Repeat this process with your kitchen drawers. If the drawer fronts are screwed on, remove the screws with your screwdriver. If the fronts are glued on, remove the entire drawer by lifting it out of the slider track. Write a number on the back of each drawer front as you remove it.

4) Clean Dust and Grease

Cleaning out your cabinets is one of the most important preparation steps. If you don’t clean the surface of your cabinets and drawers, the paint could lift and peel off the surface, leaving you with an unattractive result that leads to more work down the line.

Scrub your cabinet doors, the insides of your cabinets, and your drawers with a heavy-duty all-purpose cleaner and a clean rag. Pay extra attention to cabinet doors above your stove and microwave, as these surfaces collect more grime.

5) Gently Sand

Next, you want to remove any glossy finishes from your cabinets before painting because paint sticks better to duller surfaces. 220-grit sandpaper works well for this project.

Grab your sandpaper and lightly sand the surface of your cabinets. Be careful not to excessively sand, as sanding too much will open up more of the wood grain, which will make the filling process more difficult. Sand just enough to dull the lacquer finish on your cabinets.

a man sands his cabinets before painting them black

6) Apply Grain Filler

Many older wood cabinets are made from oak. Oak has a grain that leaves painted surfaces looking uneven if not filled. Wood grain filler helps level out the surface of the cabinets so that they look smoother once painted.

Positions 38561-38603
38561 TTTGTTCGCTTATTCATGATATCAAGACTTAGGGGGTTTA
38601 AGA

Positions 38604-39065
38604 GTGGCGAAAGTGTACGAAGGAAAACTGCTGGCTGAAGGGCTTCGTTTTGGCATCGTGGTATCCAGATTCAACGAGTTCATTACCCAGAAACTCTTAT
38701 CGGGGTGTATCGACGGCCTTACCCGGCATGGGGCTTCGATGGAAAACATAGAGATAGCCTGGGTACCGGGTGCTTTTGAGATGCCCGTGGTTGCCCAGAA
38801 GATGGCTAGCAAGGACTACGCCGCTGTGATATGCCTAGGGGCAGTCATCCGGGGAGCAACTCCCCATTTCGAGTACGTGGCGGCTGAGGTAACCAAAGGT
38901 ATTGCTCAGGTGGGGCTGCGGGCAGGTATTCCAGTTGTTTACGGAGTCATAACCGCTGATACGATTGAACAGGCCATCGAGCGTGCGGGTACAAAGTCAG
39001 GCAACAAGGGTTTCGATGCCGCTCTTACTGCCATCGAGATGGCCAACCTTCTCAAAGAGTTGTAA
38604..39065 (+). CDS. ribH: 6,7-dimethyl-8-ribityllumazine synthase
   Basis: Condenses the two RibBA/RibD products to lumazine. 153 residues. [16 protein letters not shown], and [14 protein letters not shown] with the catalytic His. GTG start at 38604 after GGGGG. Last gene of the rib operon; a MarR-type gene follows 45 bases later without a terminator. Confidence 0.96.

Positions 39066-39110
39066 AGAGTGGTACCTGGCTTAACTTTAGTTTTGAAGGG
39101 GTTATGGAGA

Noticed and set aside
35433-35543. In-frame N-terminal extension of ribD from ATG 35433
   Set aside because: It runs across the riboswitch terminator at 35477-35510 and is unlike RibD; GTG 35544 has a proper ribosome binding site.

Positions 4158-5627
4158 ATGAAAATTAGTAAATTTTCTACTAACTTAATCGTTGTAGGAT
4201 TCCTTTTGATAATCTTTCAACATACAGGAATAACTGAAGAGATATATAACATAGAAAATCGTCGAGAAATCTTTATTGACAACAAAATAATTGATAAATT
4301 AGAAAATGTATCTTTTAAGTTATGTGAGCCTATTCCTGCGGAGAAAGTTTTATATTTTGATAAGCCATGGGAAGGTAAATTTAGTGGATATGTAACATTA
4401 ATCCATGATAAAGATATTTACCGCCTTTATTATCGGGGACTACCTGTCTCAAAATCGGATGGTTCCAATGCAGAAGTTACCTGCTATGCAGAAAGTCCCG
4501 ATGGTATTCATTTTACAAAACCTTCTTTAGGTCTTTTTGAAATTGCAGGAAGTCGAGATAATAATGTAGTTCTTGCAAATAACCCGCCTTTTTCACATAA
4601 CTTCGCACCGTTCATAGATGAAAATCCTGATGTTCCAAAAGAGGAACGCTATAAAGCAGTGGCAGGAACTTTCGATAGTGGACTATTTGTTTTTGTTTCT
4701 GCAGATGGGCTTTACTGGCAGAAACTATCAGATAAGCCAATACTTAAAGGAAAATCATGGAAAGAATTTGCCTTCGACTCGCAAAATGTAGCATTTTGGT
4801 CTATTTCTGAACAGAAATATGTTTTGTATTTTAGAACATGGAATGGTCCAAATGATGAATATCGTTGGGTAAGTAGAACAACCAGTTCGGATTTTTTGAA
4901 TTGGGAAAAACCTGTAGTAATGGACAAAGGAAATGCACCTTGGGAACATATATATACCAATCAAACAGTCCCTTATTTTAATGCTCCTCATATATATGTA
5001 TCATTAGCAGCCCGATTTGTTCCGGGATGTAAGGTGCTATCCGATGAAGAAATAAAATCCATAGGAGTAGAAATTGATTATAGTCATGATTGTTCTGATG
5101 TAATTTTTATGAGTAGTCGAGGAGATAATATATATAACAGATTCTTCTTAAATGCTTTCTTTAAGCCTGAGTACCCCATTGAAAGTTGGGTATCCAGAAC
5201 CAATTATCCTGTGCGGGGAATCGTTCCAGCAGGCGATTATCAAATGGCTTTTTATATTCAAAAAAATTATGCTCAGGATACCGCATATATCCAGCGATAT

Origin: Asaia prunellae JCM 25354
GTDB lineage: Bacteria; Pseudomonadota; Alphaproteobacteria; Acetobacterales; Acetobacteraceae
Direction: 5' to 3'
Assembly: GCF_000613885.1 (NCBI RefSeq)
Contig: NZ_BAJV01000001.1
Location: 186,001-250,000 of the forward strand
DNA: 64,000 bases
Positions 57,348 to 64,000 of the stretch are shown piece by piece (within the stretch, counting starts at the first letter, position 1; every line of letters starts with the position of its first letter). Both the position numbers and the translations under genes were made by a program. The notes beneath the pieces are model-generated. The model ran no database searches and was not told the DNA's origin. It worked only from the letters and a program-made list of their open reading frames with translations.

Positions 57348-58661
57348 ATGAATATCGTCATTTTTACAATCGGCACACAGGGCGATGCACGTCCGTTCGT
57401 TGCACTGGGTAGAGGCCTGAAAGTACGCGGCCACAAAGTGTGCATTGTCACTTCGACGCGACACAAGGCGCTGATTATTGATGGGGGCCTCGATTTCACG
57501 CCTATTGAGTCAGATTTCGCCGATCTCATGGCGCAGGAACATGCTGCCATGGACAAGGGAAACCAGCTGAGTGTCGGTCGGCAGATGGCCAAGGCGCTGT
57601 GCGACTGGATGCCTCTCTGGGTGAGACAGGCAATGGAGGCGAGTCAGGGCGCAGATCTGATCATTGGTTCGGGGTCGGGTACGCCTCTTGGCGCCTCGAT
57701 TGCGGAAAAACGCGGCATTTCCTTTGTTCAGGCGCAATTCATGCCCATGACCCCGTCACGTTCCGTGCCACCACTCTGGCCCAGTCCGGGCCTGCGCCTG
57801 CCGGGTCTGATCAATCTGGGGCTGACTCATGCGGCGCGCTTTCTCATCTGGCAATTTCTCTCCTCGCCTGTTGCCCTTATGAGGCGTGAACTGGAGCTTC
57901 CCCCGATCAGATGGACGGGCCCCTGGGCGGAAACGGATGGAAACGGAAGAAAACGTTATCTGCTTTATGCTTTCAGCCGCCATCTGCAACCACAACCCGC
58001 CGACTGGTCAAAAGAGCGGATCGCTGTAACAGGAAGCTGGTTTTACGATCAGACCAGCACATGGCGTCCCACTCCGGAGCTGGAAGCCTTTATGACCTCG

Typically, it takes two or three coats of wood filler to achieve a smooth surface. After you’ve applied your coats of wood filler, lightly sand the surface with your sandpaper.

7) Protect the Area

You’re almost ready to begin priming and painting! However, there is one final preparation step. Painting can be a messy job, and you don’t want splatters of black paint stained onto other surfaces in your kitchen.

It is essential to protect everything that is not being painted. Apply painter’s tape to the edges and corners of your cabinets. Lay a paint tarp on the ground, and cover the surface of your countertops and appliances, especially if you’re using a paint sprayer.

protect the area where you paint your kitchen cabinets black

Step 2: Prime

Once you’ve completed all of the preparation steps, you can start working on your cabinets. However, it’s not time to paint just yet. First, you should apply primer to your cabinets and drawers.

1) Select the Right Type of Primer

Choosing the right primer for your cabinets can make all the difference. There are three maintypes of primers you can find at the store:

  1. Oil-based
  2. Latex-based
  3. Shellac

When priming cabinets for black paint, avoid latex-based primers. Latex primers are intended for use on drywall. Instead, opt for an oil-based primer. Oil-based primers are the industry standard and work well with many types of wood. Shellac-based primer also works well if you want to use a sprayer.